The state is under-building by tens of thousands of new houses and apartments each year that are needed to meet demand. As a result, home prices and rents are soaring and commutes are lengthening – especially in coastal metropolitan regions.

If a fire or flood or earthquake had wiped out a thousand or five thousand homes and apartments, the Governor would have rightly declared a state of emergency with all hands on deck.

Thankfully Californians are not suffering that direct human tragedy. But political gridlock in Sacramento is abetting a similar calamity – the impoverishment of Californians forced to pay dearly for housing and to travel ever further to get to work.

To his credit, Governor Brown proposed a modest but important reform to spur housing construction in urban areas. Part of his May budget revision, the Governor called for removing a redundant and time-consuming California Environmental Quality Act (CEQA) review, allowing cities to administratively approve housing that already meets all local planning, building and zoning regulations. Projects must also set aside certain numbers of new homes for middle- and lower-income residents to qualify for streamlined approval.

Importantly, the measure did not remove CEQA review of new housing development in suburban or rural areas, or of developments that are not consistent with established local planning and zoning.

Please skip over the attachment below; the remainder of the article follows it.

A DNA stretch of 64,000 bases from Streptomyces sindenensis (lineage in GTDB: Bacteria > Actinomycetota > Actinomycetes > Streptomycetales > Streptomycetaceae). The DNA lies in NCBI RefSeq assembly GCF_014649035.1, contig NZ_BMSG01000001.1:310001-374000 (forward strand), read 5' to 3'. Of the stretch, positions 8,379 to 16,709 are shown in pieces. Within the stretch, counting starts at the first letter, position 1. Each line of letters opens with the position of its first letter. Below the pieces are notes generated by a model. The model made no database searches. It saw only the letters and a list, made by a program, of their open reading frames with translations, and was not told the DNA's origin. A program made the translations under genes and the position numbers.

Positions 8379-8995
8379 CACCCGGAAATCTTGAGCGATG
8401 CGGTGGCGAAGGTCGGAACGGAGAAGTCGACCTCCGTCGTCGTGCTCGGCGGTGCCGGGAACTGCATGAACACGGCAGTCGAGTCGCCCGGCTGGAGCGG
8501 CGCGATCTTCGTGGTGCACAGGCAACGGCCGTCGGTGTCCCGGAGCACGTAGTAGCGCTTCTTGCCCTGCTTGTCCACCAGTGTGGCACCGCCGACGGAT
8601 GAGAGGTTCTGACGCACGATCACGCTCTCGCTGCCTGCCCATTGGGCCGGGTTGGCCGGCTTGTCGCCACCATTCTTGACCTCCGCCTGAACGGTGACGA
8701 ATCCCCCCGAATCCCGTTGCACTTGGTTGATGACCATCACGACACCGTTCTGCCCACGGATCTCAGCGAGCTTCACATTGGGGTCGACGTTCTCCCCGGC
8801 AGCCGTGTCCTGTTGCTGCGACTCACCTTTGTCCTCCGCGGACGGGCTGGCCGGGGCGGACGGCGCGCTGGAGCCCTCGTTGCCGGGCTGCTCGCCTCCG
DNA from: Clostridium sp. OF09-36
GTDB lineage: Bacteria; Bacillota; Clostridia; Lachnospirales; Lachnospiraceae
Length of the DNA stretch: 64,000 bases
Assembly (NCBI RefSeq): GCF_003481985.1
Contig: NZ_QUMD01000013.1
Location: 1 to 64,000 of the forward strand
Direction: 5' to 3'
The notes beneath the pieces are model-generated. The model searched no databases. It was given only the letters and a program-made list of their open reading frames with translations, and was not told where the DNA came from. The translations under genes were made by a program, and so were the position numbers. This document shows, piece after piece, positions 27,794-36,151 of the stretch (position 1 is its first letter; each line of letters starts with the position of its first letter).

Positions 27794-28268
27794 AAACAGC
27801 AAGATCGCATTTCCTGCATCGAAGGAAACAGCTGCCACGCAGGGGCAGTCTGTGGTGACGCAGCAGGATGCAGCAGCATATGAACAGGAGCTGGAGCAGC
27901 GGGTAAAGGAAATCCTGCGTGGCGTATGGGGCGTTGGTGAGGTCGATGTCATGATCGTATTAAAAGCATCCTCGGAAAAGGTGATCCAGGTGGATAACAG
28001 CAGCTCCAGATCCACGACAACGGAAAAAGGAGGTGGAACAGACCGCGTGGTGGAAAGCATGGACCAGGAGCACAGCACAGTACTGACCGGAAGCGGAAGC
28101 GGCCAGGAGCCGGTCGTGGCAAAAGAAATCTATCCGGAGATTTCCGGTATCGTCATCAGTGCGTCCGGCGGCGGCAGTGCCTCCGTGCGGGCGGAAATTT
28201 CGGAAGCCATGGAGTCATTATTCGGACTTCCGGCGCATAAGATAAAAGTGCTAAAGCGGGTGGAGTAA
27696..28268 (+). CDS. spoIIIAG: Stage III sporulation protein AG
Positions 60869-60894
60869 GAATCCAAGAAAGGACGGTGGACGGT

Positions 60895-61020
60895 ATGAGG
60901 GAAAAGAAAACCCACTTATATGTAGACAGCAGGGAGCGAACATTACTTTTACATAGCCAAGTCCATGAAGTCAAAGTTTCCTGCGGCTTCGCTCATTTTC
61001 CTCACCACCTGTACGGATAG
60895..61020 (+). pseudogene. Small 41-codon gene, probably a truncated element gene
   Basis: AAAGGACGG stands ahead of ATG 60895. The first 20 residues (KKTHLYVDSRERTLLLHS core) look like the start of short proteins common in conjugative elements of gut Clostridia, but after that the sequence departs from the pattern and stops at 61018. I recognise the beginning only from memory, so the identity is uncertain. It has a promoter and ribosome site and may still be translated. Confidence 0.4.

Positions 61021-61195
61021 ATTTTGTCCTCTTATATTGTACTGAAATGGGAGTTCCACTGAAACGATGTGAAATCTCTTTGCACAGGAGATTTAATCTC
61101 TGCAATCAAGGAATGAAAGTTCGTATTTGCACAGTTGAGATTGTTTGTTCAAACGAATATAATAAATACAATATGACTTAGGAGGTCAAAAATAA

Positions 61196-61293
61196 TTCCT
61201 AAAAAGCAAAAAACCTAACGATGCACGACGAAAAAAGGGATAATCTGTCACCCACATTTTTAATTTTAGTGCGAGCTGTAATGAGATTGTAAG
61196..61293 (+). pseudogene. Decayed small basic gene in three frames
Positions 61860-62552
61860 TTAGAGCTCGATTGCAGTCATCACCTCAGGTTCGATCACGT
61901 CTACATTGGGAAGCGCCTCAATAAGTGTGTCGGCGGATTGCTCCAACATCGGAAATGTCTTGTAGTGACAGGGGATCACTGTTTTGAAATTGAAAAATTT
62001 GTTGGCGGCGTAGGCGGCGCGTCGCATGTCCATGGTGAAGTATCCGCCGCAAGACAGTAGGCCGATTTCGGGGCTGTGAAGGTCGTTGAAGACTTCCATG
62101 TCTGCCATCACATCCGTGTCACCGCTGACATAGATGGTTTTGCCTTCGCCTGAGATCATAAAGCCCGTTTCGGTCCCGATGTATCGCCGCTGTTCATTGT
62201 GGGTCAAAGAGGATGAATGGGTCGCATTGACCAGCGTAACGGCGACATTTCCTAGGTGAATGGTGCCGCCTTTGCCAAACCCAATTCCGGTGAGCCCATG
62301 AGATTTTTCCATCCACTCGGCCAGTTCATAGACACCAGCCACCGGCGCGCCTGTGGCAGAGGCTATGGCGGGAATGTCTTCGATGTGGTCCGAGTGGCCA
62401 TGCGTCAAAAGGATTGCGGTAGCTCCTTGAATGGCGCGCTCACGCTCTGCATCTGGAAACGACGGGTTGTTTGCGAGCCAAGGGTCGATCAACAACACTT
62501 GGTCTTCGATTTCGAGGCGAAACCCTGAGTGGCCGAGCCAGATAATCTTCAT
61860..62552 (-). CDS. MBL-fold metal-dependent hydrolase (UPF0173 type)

Nonetheless, even this humble attempt to expedite new housing in the urban core was set upon by CEQA litigation advocates. The other shoe fell this week when the labor and environmental interlocutors walked away from negotiations with the Administration.

That CEQA litigation is an obstacle to housing development can hardly be news to policy makers. What may be surprising is that the lawsuit morass burdens the very housing most favored now state leaders – urban infill.

recent study by the Holland & Knight law firm found that of the 14,000 housing units subject to CEQA lawsuits between 2012 and 2015 in the six-county Southern California Association of Governments (SCAG) region, fully 70 percent were in transit priority areas (where policymakers urge focused growth), and 98 percent were in urbanized areas (per Census Bureau).

These are not simply luxury high-rises for offshore investors. Projects targeted in CEQA lawsuits included an 80-unit affordable housing project and even a 200-bed emergency homeless shelter.

The housing emergency is an equal opportunity dream-crusher. Infill housing and homeless shelters are tied up by CEQA lawsuits. Meanwhile, boomtowns like Palo Alto are losing young families who simply cannot afford Hong Kong-style housing prices.

Witness this professional couple, an attorney and software engineer, escaping to exurban pastures because the current home they rent with another couple would cost them $146,000 a year to buy. This alone is the before-tax salary of a well-paid professional, much less a service worker trying to raise a family.

Obviously CEQA is not the only constraint to loosening California’s housing supply. But given the social and economic stakes, the Legislature should take its guidance from the young families desperate to live and work in our metropolitan areas, not from the CEQA litigators and monkey wrenchers.